State Senate

Amid Amazon Saga, Senate Republicans Point To Tax Cuts

Republicans in the state Senate Wednesday laid blame on their Democratic colleagues for the Amazon deal falling through in Queens, saying the failed project hurt all of New York.

“New York state — the message that’s being sent right now to business? We’re closed for business,” said Sen. Pam Helming.

Senate Republicans announced support for a package of tax cuts aimed at creating jobs, primarily for small businesses in New York. The cuts would be in contrast to the billions in tax breaks New York spends on targeted investments for job creation, often with large corporations.

“We actually believe that by cutting taxes and changing how business is done in New York, that will stimulate economic development,” said Senate Minority Leader John Flanagan.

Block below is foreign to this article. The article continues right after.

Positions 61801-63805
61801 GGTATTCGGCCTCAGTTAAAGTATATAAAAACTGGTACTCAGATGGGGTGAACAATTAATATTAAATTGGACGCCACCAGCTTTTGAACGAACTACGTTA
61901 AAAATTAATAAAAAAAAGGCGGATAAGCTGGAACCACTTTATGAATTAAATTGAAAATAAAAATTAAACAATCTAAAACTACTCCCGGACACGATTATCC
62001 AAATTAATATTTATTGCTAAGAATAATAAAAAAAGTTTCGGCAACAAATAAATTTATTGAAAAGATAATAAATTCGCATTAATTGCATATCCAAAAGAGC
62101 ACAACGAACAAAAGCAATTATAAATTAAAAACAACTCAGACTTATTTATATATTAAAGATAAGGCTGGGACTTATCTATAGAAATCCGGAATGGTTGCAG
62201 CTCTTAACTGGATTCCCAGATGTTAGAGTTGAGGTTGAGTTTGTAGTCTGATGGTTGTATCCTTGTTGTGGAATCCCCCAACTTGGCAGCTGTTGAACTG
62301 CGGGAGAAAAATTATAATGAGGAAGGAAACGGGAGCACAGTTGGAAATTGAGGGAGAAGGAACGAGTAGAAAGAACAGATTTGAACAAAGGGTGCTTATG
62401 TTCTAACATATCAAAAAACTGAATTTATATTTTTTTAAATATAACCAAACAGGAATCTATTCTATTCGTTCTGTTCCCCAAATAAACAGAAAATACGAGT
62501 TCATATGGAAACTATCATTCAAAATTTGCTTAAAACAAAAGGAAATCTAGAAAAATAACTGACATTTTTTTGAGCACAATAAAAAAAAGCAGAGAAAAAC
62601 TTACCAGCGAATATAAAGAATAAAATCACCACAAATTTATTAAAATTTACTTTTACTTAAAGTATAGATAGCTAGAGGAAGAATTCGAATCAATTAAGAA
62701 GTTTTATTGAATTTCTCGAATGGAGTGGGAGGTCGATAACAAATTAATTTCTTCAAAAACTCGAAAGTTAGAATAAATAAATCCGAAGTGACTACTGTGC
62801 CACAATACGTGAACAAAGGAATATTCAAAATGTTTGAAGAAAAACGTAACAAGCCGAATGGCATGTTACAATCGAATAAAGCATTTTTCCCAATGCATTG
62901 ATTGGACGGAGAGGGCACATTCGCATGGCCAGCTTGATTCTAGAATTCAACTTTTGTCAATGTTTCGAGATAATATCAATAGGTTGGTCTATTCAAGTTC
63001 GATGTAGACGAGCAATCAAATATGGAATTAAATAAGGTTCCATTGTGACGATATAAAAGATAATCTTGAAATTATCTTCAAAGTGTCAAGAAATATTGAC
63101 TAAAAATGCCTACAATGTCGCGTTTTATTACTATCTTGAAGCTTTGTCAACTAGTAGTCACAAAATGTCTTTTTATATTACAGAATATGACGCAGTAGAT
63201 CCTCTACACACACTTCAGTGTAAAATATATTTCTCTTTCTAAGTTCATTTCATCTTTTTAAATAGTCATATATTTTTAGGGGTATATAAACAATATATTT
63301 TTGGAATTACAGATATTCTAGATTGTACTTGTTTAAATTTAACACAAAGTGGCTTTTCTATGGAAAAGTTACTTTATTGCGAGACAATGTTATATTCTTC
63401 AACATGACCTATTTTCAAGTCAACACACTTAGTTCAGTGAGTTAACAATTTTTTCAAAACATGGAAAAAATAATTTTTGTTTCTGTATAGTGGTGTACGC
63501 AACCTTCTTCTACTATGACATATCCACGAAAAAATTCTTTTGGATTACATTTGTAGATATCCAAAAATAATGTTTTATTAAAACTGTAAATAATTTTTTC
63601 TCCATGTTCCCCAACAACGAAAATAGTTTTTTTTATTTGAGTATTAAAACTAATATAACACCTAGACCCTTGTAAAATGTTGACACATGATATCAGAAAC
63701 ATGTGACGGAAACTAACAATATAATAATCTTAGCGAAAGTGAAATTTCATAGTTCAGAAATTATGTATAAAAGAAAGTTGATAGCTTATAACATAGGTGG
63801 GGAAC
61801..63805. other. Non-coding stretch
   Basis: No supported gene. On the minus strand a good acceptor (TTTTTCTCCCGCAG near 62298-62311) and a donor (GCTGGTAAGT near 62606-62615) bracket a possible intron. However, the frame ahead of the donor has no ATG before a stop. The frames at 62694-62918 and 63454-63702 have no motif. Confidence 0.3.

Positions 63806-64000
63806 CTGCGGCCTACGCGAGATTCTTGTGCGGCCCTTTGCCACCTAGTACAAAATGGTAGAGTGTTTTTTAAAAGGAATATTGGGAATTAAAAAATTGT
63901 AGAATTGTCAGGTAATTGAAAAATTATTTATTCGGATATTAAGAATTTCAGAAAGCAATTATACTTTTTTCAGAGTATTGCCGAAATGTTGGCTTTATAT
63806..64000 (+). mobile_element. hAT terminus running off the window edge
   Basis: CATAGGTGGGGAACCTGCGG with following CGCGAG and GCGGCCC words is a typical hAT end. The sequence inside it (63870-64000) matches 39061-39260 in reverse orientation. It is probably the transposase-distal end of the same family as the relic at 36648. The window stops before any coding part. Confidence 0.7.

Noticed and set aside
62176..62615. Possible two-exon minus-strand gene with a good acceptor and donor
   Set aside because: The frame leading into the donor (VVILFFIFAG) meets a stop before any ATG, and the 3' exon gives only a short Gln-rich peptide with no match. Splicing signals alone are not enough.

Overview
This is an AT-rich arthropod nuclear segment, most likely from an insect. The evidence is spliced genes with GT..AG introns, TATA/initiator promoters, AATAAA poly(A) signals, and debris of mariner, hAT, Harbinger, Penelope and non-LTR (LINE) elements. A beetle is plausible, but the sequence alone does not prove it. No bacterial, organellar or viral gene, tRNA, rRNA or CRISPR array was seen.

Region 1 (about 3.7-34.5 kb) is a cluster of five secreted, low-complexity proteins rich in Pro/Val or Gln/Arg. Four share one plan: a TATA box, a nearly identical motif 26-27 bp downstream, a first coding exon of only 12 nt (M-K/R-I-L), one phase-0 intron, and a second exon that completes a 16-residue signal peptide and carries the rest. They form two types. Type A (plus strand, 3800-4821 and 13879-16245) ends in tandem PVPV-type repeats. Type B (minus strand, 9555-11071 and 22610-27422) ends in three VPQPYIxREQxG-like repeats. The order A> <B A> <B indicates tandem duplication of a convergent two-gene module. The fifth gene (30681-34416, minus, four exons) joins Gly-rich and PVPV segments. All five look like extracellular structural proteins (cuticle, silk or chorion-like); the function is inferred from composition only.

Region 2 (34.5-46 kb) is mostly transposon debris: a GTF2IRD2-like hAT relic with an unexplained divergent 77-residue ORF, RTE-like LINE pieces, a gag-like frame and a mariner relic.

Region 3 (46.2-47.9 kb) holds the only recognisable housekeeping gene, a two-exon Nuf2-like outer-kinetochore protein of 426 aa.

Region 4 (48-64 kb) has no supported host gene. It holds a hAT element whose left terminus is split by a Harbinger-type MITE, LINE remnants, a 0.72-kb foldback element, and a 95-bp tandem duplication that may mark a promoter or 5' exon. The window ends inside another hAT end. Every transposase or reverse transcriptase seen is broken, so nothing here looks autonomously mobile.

Republicans proposed a paring of energy taxes as well as a small business tax cut worth $495 million. They also want to make the state’s cap on property taxes permanent.

The GOP conference lost its majority last year in a landslide that gave Democrats 39 seats in the 63-member chamber.

The Amazon deal fell through amid opposition from Democratic lawmakers, including Sen. Mike Gianaris, a critic of the deal who was nominated by Senate Majority Leader Andrea Stewart-Cousins to a board that could have wielded veto power over the project.

“I think the taxpayers have a significant buyers’ remorse,” Flanagan said. “Certainly a lot of promises were made and every single one of them was broken at break-neck speed.”

Stewart-Cousins told reporters she had no regrets nominating Gianaris to the board.

“When it came to an appointment, I certainly wanted to recommend that a voice from the community be on that board,” she said.